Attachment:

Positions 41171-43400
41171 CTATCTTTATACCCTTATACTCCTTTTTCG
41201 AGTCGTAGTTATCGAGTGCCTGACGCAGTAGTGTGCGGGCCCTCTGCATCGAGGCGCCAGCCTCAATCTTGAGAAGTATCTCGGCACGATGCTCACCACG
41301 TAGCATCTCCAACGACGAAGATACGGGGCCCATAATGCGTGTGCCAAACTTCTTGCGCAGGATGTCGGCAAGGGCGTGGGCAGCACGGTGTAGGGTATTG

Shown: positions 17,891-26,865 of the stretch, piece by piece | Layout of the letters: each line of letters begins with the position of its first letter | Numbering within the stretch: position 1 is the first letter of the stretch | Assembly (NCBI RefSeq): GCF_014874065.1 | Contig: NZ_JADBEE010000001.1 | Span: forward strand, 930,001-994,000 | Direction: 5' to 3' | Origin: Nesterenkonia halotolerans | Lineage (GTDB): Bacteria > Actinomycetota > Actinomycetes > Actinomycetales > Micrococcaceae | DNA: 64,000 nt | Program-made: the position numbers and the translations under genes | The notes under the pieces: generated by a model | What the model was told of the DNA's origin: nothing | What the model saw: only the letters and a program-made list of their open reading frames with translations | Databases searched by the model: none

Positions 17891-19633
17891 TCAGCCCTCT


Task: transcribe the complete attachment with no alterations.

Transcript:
Positions 41171-43400
41171 CTATCTTTATACCCTTATACTCCTTTTTCG
41201 AGTCGTAGTTATCGAGTGCCTGACGCAGTAGTGTGCGGGCCCTCTGCATCGAGGCGCCAGCCTCAATCTTGAGAAGTATCTCGGCACGATGCTCACCACG
41301 TAGCATCTCCAACGACGAAGATACGGGGCCCATAATGCGTGTGCCAAACTTCTTGCGCAGGATGTCGGCAAGGGCGTGGGCAGCACGGTGTAGGGTATTG

Shown: positions 17,891-26,865 of the stretch, piece by piece | Layout of the letters: each line of letters begins with the position of its first letter | Numbering within the stretch: position 1 is the first letter of the stretch | Assembly (NCBI RefSeq): GCF_014874065.1 | Contig: NZ_JADBEE010000001.1 | Span: forward strand, 930,001-994,000 | Direction: 5' to 3' | Origin: Nesterenkonia halotolerans | Lineage (GTDB): Bacteria > Actinomycetota > Actinomycetes > Actinomycetales > Micrococcaceae | DNA: 64,000 nt | Program-made: the position numbers and the translations under genes | The notes under the pieces: generated by a model | What the model was told of the DNA's origin: nothing | What the model saw: only the letters and a program-made list of their open reading frames with translations | Databases searched by the model: none

Positions 17891-19633
17891 TCAGCCCTCT